Greeting pilgrims, Pope Benedict XVI shows a lighter side

VATICAN CITY - He kissed babies, blessed people in wheelchairs and joked that he felt like a guillotine was falling on him when he realized that he might be elected pope.

He showed he had a sense of humor and knew how to work a crowd - traits the public rarely saw during his quarter-century as the stern German guardian of the church's conservative doctrine.

Pope Benedict XVI's playfulness yesterday was apparent during an audience with German pilgrims who had flocked to his installation Mass a day earlier. At first, he apologized for being late, saying a meeting with religious leaders had run over time.

"The Germans are used to punctuality," he said jokingly. "I'm already very Italian."

And then he shed some light for the first time on what he said was going on in his mind in the hours before he was elected leader of the world's 1.1 billion Roman Catholics.

"As the trend in the ballots slowly made me realize that - in a manner of speaking the guillotine would fall on me - I started to feel quite dizzy," Pope Benedict told his countrymen in his native German, smiling and chuckling. "I thought that I had done my life's work and could now hope to live out my days in peace.

"I told the Lord with deep conviction, 'Don't do this to me. You have younger and better [candidates] who could take up this great task with a totally different energy and with different strength.'"

"Evidently, this time he didn't listen to me," the pope said.

He said that during the secret deliberations, a fellow cardinal had written him a note, reminding him of the sermon he delivered during the funeral Mass for Pope John Paul II, in which he referred to a biblical passage where God tells the Apostle Peter to follow him.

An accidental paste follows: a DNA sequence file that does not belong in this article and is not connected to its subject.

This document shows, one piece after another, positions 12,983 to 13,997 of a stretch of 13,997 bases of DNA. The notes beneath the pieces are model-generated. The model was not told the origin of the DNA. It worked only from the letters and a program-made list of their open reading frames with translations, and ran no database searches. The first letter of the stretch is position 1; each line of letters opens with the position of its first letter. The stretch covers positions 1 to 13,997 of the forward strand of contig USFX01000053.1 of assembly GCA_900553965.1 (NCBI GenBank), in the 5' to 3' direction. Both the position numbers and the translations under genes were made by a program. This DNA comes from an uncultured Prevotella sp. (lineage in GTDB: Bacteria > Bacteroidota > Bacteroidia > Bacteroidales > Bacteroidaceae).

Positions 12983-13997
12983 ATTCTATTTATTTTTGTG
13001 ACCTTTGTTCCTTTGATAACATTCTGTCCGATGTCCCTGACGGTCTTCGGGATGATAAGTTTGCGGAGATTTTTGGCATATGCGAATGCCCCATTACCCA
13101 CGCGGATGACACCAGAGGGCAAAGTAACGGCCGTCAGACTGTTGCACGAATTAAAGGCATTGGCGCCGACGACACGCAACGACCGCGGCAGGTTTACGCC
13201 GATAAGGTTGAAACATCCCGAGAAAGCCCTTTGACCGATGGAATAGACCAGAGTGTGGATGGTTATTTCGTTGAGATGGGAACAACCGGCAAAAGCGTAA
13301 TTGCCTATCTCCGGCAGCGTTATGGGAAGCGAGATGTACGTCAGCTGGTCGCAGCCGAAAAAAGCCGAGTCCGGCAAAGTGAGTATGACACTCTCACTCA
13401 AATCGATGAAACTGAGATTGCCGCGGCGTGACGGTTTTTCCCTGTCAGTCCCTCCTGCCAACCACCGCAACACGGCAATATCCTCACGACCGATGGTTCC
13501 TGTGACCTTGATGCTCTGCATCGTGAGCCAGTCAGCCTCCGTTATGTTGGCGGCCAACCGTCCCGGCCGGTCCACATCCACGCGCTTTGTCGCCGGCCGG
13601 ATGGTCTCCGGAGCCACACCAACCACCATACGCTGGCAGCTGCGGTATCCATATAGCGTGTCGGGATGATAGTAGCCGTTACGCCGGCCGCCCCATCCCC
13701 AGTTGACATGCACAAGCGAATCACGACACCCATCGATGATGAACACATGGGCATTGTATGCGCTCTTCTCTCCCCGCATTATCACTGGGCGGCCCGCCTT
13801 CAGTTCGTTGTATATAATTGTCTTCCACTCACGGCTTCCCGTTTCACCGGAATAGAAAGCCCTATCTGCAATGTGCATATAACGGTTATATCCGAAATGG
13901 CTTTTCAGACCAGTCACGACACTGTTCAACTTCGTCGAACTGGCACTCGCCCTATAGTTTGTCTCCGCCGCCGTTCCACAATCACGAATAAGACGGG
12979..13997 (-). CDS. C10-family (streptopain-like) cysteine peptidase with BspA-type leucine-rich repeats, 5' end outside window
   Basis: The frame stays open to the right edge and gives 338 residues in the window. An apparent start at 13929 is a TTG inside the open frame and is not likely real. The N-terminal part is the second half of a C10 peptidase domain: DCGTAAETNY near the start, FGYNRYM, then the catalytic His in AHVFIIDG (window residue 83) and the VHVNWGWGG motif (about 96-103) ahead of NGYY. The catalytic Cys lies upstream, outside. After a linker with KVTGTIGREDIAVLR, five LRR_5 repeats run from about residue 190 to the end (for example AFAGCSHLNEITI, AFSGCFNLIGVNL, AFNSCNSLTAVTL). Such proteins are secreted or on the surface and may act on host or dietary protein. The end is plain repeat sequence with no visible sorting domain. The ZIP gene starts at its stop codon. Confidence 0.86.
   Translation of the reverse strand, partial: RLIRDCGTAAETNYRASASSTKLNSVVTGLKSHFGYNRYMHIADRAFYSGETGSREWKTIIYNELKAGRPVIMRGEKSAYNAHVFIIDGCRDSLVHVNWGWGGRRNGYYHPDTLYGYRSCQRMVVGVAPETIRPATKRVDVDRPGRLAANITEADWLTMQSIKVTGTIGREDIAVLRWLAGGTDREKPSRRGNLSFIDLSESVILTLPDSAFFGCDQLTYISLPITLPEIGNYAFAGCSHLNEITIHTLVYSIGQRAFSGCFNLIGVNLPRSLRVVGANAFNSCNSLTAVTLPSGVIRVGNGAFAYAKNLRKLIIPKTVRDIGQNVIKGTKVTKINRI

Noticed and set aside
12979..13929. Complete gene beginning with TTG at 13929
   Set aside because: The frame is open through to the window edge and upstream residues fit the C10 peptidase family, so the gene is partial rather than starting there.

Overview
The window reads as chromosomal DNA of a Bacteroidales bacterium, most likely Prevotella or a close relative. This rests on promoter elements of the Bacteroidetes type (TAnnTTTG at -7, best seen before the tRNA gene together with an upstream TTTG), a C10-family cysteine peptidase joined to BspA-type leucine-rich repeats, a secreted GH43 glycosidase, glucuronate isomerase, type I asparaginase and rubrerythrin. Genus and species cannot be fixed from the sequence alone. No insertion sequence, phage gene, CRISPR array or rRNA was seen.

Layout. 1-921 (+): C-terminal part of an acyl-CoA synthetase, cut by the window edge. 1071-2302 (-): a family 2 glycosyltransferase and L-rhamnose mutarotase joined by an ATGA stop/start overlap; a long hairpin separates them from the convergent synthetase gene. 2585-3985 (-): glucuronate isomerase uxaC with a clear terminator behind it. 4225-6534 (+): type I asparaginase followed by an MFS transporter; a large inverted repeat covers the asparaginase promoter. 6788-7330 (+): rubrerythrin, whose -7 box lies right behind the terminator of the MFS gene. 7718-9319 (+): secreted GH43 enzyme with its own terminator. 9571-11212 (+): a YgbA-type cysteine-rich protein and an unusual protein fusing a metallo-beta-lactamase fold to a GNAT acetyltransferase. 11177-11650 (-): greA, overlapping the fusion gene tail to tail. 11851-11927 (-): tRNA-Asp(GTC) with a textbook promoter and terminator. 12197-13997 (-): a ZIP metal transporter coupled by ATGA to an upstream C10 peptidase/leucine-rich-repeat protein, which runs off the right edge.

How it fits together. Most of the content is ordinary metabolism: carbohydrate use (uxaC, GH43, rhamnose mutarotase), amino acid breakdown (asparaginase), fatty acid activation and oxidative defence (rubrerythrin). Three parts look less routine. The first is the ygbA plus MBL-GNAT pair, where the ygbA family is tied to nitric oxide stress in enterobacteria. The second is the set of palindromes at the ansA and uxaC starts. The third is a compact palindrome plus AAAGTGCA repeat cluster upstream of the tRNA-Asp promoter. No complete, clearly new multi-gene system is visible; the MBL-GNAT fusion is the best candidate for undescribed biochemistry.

"My fellow brother wrote me: 'If the Lord should now tell you, "Follow me," then remember what you preached. Do not refuse. Be obedient.' ... This touched my heart. The ways of the Lord are not comfortable, but we were not created for comfort, but for greatness, for good.

"So in the end, all I could say was yes. I am trusting in God, and I am trusting in you, dear friends."

Pope Benedict was elected the first German pontiff in centuries on April 19 after four rounds of voting - one of the fastest conclaves in 100 years. While he was a leading candidate going into the conclave, at 78 he was considered old to be elected pope.

He officially began his pontificate Sunday during a solemn installation Mass that drew about 400,000 people to the Vatican area, including many world and religious leaders.

The pope met yesterday with the religious leaders who had attended and told Muslim representatives in particular that he wanted to continue building "bridges of friendship" that he said could foster peace in the world.

Pope Benedict pointed out that the world is marked by conflicts but said it longs for peace.

"Yet peace is also a duty to which all peoples must be committed, especially those who profess to belong to religious traditions," he said. "Our efforts to come together and foster dialogue are a valuable contribution to building peace on solid foundations."